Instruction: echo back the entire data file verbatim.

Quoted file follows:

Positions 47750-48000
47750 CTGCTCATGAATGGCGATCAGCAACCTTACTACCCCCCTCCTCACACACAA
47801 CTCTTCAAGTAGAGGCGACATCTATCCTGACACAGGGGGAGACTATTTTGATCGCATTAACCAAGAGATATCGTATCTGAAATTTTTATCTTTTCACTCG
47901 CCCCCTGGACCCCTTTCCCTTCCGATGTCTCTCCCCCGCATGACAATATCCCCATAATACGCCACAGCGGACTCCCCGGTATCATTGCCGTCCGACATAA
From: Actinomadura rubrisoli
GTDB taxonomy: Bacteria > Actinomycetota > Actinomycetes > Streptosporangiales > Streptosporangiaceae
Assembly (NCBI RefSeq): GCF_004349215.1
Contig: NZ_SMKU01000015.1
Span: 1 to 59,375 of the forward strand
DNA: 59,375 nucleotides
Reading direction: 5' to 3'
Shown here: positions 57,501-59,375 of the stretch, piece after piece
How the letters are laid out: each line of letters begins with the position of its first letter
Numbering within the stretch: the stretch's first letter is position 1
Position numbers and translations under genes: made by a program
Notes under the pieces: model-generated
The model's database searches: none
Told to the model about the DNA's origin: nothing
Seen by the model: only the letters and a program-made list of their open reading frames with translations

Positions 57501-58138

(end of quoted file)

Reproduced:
Positions 47750-48000
47750 CTGCTCATGAATGGCGATCAGCAACCTTACTACCCCCCTCCTCACACACAA
47801 CTCTTCAAGTAGAGGCGACATCTATCCTGACACAGGGGGAGACTATTTTGATCGCATTAACCAAGAGATATCGTATCTGAAATTTTTATCTTTTCACTCG
47901 CCCCCTGGACCCCTTTCCCTTCCGATGTCTCTCCCCCGCATGACAATATCCCCATAATACGCCACAGCGGACTCCCCGGTATCATTGCCGTCCGACATAA
From: Actinomadura rubrisoli
GTDB taxonomy: Bacteria > Actinomycetota > Actinomycetes > Streptosporangiales > Streptosporangiaceae
Assembly (NCBI RefSeq): GCF_004349215.1
Contig: NZ_SMKU01000015.1
Span: 1 to 59,375 of the forward strand
DNA: 59,375 nucleotides
Reading direction: 5' to 3'
Shown here: positions 57,501-59,375 of the stretch, piece after piece
How the letters are laid out: each line of letters begins with the position of its first letter
Numbering within the stretch: the stretch's first letter is position 1
Position numbers and translations under genes: made by a program
Notes under the pieces: model-generated
The model's database searches: none
Told to the model about the DNA's origin: nothing
Seen by the model: only the letters and a program-made list of their open reading frames with translations

Positions 57501-58138